Coali­tion Mem­bers Launch Kur­dish Or­ga­ni­za­tions Coali­tion for the ICC

The Kurdish Globe - - LAST PAGE -

Iraqi govern­ment to do so in the near fu­ture.

Ini­tial ac­tiv­i­ties have thus far in­cluded aware­ness-rais­ing events in the Kur­dis­tan re­gion. Fu­ture events in­clude work­shops in Iraq for mem­bers of both the Cen­tral Iraqi and Kur­dis­tani par­lia­ments, as well as govern­ment of­fi­cials and or­ga­ni­za­tions.

Iraq ’s in­terim govern­ment an­nounced a de­ci­sion to ac­cede to the Rome Statute in Fe­bru­ary 2005, but with­drew its ac­ces­sion with­out ex­pla­na­tion two weeks later.

How do na­tional coali­tions work?

Na­tional coali­tions for the ICC play an im­por­tant role by or­ga­niz­ing the ef­forts of NGOs at the na­tional level, al­low­ing or­ga­ni­za­tions to share ex­per­tise and work more ef­fi­ciently to­wards a shared goal, such as the rat­i­fi­ca­tion of the Rome Statute. Al­though they func­tion in­de­pen­dently, na­tional coali­tions ben­e­fit from the ad­vice and guid­ance of the Coali­tion for the ICC. There are cur­rently na­tional coali­tions ac­tive in over 80 coun­tries.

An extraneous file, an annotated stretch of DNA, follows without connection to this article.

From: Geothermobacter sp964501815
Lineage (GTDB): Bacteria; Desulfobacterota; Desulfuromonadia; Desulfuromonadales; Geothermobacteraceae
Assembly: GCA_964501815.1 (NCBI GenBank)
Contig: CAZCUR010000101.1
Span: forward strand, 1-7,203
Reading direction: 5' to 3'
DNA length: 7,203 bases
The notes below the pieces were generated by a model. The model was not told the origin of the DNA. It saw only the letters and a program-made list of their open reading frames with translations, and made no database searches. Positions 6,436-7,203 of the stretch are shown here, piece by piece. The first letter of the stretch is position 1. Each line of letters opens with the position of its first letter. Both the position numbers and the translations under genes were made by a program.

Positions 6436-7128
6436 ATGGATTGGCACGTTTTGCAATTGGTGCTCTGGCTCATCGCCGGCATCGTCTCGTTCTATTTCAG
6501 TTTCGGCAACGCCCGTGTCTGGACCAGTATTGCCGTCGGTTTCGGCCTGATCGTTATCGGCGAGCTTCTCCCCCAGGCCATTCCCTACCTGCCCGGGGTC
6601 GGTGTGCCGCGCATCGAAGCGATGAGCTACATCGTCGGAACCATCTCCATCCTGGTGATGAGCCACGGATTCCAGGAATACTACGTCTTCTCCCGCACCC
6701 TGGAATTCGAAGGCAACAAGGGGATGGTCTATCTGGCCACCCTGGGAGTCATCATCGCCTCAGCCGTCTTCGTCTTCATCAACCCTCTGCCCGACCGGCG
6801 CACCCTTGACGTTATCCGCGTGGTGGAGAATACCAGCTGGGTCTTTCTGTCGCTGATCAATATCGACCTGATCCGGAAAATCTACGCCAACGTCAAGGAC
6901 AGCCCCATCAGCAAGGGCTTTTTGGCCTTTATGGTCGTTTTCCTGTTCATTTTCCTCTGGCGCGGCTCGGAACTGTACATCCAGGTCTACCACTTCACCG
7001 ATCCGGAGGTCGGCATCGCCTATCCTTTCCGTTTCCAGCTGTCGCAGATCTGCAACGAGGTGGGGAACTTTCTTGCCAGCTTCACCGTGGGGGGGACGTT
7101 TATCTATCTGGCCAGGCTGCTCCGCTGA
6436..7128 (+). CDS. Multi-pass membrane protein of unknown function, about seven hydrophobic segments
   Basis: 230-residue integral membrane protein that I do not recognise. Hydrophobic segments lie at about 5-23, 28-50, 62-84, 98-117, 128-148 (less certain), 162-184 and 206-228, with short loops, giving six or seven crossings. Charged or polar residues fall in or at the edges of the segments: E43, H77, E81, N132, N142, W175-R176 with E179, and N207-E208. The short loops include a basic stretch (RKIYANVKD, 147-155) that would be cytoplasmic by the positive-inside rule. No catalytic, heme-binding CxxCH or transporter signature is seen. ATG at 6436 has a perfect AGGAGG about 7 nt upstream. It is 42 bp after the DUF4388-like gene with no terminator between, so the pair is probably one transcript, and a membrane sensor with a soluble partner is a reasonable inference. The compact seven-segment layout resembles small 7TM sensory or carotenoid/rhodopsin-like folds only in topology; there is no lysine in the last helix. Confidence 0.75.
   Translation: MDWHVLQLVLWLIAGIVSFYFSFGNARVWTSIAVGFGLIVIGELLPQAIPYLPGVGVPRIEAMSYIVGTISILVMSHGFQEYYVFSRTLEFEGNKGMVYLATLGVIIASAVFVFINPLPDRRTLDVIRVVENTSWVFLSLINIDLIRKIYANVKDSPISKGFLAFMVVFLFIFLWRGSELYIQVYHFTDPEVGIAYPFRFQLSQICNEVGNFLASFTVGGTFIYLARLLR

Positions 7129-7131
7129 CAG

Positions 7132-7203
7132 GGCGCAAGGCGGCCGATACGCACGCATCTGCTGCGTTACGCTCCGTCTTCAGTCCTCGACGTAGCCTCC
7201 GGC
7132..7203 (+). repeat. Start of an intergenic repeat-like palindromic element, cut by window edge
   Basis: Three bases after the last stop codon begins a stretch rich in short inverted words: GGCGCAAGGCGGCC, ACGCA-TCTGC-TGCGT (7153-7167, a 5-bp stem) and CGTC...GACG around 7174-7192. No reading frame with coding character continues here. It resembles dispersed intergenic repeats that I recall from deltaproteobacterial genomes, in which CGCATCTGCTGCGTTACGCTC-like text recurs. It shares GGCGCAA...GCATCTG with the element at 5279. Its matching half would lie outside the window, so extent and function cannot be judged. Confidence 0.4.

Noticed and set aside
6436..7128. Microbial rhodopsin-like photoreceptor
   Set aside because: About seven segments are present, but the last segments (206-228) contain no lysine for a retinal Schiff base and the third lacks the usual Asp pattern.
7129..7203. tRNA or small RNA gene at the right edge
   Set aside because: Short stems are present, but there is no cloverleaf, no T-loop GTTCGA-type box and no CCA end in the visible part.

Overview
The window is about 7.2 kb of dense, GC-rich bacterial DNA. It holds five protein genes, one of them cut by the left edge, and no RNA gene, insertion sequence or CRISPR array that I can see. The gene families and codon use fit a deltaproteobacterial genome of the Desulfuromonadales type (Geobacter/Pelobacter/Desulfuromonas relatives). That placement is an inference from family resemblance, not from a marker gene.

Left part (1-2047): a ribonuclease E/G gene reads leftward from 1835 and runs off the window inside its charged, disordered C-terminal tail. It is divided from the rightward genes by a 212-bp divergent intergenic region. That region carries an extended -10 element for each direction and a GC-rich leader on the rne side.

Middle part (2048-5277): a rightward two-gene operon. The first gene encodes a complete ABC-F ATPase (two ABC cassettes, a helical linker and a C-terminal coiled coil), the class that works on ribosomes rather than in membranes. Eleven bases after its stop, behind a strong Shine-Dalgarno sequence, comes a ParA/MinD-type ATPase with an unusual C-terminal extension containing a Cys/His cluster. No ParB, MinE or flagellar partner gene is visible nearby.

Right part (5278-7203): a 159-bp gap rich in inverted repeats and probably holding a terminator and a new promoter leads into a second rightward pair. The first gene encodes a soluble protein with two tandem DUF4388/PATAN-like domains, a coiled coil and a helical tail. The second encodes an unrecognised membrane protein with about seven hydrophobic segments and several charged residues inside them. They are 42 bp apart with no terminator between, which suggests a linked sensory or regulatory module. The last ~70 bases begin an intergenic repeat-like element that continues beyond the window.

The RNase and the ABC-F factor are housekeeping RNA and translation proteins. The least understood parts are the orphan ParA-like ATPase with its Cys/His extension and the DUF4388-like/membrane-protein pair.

In May 2005, the Iraqi Coali­tion for the ICC was formed fol­low­ing a round-ta­ble dis­cus­sion or­ga­nized by the Coali­tion for the ICC and FIDH.

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